Knightly News

MCS Weekly Announcements
  • January 22: Pizza Day
  • February 5: Pizza Day
  • February 12: Teacher Work Day - NO SCHOOL
  • February 15: President's Day - NO SCHOOL
SHOW YOUR MCS SPIRIT

Below you will find the link from our Promotion Committee to get your very own MCS apparel.  Find something that you like. Place your order and it will be sent directly to you. You will find 2 logo choices, 3 color choices, and 169 product possibilities! Place your order soon and show your school spirit. MCS Apparel and Accessories
Thank you, MCS Promotion Committee! 
PIZZA DAY
This Friday is Pizza Day. Thank you TAPP, for making a hot lunch available to our students.

Future Pizza Days and Yoforit Nights can be found on this downloadable TAPP calendar.
A LOOK INSIDE THE CLASSROOM

Mrs. Bailly 2nd Grade
Congratulations 2nd Graders!
Last week, the 2nd grade class celebrated, filling their Marble Reward Jar, with a winter party. They played games, made snowflakes and snowballs, tried to knock down targets with their snowballs, and listened to winter stories. Their treats were snowflake cookies, snowmen cheese sticks, and melted snow to drink. Several students shared that it was their favorite party ever! 
PARENT / TEACHER CONFERENCES

Conferences are scheduled for Tuesday, February 16th and Wednesday, February 17th.
We will be emailing families with a scheduled time slot for each child (Kindergarten through 8th grade). Conferences will be 20 minutes long. Please arrive on time so that you can receive the full benefit of this time set apart for you and your child’s teacher. If you find that you need more time with the teacher, please request an additional meeting for a future date. Thank you for respecting the 20 minute time slot so that teachers can provide the same individual attention to each child’s parents.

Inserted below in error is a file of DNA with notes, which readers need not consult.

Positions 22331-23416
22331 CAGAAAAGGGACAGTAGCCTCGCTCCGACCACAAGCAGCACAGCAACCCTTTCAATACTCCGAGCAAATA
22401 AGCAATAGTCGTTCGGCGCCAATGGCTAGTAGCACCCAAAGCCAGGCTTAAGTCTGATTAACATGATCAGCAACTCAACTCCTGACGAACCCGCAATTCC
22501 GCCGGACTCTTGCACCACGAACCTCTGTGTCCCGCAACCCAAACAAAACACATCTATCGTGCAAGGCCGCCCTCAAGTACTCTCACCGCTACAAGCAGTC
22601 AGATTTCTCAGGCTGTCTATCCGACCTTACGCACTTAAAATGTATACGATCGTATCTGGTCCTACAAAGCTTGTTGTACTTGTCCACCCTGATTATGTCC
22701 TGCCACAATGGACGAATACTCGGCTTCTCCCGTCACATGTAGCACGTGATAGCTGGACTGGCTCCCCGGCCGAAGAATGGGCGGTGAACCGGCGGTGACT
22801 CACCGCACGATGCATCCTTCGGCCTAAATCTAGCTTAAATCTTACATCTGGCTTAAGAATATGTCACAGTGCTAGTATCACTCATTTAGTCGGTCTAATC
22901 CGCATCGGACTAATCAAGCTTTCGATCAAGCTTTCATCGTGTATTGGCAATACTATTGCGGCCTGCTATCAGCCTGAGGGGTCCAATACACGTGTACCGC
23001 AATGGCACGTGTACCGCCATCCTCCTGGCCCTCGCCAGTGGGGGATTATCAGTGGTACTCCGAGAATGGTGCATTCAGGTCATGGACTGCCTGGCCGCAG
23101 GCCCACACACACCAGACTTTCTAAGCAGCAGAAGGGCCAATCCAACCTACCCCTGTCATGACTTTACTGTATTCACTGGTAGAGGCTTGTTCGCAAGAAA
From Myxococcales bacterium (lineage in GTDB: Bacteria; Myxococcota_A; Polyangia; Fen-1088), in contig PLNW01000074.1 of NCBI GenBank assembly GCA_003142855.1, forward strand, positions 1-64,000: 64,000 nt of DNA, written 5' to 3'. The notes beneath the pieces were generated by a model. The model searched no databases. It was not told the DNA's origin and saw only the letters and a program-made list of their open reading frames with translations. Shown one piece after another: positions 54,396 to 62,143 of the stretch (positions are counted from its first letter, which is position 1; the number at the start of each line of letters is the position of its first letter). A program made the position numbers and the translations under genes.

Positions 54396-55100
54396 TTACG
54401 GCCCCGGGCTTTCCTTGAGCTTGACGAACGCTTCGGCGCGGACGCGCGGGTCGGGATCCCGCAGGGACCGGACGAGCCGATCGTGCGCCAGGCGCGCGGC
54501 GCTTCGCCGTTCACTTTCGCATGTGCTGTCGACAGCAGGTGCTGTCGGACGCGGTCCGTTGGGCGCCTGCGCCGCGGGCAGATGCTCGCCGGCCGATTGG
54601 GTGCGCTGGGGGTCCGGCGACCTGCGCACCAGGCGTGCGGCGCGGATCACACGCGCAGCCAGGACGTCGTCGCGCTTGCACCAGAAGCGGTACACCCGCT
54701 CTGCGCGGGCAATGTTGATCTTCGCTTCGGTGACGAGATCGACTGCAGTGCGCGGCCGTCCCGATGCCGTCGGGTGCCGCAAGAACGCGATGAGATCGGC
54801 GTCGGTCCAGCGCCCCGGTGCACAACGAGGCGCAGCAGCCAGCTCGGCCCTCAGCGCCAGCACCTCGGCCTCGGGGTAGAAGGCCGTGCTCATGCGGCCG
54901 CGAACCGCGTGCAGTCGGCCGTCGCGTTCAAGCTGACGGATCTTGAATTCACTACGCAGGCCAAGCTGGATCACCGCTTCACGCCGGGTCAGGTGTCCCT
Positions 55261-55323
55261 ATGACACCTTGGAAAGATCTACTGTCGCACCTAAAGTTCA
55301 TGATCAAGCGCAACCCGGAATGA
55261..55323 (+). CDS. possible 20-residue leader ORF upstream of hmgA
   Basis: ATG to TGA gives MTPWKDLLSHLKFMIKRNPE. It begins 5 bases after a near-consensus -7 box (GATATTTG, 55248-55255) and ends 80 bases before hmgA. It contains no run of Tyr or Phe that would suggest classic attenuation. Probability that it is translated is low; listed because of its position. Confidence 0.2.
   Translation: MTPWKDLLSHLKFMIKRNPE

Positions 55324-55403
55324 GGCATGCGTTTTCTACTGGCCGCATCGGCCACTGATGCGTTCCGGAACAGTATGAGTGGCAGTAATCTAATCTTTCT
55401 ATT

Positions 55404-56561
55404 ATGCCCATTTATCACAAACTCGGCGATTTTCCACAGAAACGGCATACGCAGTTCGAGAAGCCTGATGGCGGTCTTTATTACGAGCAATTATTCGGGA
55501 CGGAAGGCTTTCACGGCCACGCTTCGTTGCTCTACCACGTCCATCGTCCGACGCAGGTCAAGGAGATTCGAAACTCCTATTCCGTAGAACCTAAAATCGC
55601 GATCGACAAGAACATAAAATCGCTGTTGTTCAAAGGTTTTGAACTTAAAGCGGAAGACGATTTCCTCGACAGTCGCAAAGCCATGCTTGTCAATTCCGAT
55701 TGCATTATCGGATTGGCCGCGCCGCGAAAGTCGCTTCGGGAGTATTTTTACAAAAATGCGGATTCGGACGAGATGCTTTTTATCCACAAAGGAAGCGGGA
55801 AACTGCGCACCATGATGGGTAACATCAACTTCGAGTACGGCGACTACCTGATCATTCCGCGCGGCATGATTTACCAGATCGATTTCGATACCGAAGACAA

*Note: There will be NO SCHOOL on these days
CHANGE OF CLOTHES

We are seeing many of our students having a wonderful time playing outside at recess but then find themselves more than a little wet afterwards. If you'd like to send a change of clothes to school with your child, it could make their afternoons a little less soggy.
FRIENDLY REMINDER ABOUT ILLNESSES

We know there is a lot of information out regarding what you need to do if you have been exposed to or infected with COVID 19.

It is our school policy that if anyone in your household has been exposed to the virus and/or is being tested, we ask all students to stay home until a negative test result is received. Should anyone in your household receive a positive test result, we ask all students to stay home for the 10/14 days that your doctor has specified.

To do our part, we will continue taking temperatures before your student enters the school and ask that if your student has any of the following symptoms, please keep them home.
  • Temperature above 100.2 (without the use of a fever reducing medication)*
  • coughing
  • shortness of breath
  • headache
  • sore throat
  • muscle or body aches
  • loss of taste or smell
  • congestion
  • nausea, vomiting, or diarrhea*

*Note: Any family members that have fevers and/or vomiting, we ask that you keep all students home for 48 hours after the fever has subsided.
UPDATED SCHOOL CALENDAR

We have made some updates to the school calendar.


FREE & EASY WAYS TO HELP THE SCHOOL